Time Expressions and Tenses
When we learn a language, making mistakes is part and parcel of the process. Many mistakes we make are a result of interference from our own language. Interference in this sense is when we use words and structures from our native language in the language we are learning. We often do this unconsciously. It’s just the way our brain works.
One area where interference is very common is in the use of prepositions. Our brain will automatically use the same preposition in the new language as we use in our native language. This is not a problem if the preposition is used in the same way in both languages. However, when this is not the case we often use the wrong preposition in the new language.
An example of this is using the prepositions for an since to talk about time. In this blog post I will be looking at for and since as well as other expressions we use to talk about time and the tenses we use with these expressions. Let’s get going!
When we make present simple statements we use time expressions including:
Today Every morning Every afternoon
Every evening Every night At the weekend
On Mondays On Saturdays In the morning
In the afternoon In the evening At night
Always Often Sometimes
Rarely Hardly ever Never
I take a shower every morning
He visits his parents at the weekend.
She has classes in the afternoon.
We rarely go to the theatre.
When we make past simple statements we use time expressions including:
Yesterday Yesterday morning Yesterday afternoon
One month ago Two years ago Three weeks ago
Four seconds ago Five decades ago
Last month Last week Last year Last night
Last October Last Saturday Last Tuesday evening
Using the past simple tense together with these expressions tells us that the action is finished and when the action happened.
She was late for work yesterday morning.
They went on holiday last August.
I started my new job three months ago.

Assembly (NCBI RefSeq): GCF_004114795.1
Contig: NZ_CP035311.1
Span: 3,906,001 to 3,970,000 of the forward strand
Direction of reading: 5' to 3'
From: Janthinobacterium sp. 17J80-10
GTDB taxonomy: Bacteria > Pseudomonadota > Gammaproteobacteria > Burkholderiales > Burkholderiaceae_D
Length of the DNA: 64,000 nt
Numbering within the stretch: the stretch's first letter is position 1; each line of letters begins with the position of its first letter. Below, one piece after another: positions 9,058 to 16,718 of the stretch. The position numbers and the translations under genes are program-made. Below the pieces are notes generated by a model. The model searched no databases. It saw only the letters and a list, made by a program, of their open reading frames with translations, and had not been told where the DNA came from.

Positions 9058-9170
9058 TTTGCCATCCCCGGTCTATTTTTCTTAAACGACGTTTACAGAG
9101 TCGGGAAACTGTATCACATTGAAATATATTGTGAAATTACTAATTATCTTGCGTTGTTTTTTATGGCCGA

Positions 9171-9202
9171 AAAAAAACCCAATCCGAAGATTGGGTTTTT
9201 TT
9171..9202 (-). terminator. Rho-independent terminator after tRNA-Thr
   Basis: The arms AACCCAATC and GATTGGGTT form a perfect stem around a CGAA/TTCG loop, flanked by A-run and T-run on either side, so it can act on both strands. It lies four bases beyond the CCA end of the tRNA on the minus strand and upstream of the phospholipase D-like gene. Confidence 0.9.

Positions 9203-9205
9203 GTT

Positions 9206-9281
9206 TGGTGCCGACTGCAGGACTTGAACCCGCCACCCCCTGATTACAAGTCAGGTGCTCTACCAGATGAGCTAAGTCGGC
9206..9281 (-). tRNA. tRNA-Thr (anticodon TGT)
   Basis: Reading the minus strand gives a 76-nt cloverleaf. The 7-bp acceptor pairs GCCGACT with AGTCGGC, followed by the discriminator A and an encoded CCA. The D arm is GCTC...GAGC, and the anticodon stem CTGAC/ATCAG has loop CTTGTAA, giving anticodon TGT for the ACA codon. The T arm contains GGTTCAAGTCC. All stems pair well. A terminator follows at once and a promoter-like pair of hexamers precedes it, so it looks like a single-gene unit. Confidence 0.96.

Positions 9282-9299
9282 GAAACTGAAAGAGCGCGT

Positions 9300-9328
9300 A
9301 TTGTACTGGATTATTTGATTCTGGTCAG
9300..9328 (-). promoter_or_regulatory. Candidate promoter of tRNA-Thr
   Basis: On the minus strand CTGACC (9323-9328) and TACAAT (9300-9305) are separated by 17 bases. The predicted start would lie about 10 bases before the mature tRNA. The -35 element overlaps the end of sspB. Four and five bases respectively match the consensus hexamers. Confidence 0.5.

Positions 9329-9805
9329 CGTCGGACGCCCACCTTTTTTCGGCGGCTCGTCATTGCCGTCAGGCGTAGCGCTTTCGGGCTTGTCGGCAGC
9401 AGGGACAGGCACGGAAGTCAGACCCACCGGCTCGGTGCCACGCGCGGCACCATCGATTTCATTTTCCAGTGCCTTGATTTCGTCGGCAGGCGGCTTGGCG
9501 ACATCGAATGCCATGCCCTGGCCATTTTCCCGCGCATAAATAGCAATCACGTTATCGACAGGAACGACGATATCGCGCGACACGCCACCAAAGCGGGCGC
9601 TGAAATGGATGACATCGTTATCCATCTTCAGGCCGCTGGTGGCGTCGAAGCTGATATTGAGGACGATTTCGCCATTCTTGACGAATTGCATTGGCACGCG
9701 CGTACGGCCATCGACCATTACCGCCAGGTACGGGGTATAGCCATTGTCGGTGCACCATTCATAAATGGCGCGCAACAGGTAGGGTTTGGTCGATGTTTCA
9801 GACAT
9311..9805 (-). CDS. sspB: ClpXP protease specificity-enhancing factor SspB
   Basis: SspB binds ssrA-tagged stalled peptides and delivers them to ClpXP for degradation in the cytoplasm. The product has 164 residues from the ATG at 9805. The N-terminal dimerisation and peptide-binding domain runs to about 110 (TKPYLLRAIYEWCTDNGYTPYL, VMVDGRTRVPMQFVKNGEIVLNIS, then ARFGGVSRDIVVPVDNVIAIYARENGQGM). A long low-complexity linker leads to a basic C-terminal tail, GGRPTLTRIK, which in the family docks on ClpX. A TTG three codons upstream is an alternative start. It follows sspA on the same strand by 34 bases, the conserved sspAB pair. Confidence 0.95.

We had a meeting last Monday afternoon.
When we make present continuous statements we use time expressions such as:
Now Right now At the moment
At present Today All day
John is eating his lunch now.
Linda is working at the moment.
We are leaving right now.
When we make past continuous statements we use time expressions such as:
At 7pm last night At 4am this morning At lunchtime yesterday
We can also use the past continuous with a clause and a verb in the past simple tense – for example:
Before I started school Before I went to Germany
When I watched a film
Here are examples:
I was sleeping at 4 am this morning.
It was raining before I started school.
Sue was driving to work when she heard the news.
When we make future statements we use time expressions such as:
Tomorrow Tomorrow morning Tomorrow afternoon
Tomorrow evening Tomorrow night
Next month Next year Next November
In an hour In 2 days In 3 weeks
In 4 months In two days’ time In three weeks’ time
John will do the shopping tomorrow morning.
I will help you tomorrow evening.
We are visiting my parents next month.
Now let’s learn how to use the time expression for.
We use the time expression for to communicate a period of time, the duration of something that happens.
We can use the time expression ‘for’ with all grammar tenses
In the present simple: I work everyday for 8 hours.
In the past simple: He played football for 2 hours last night.
In the present continuous: She is taking an exam for one hour.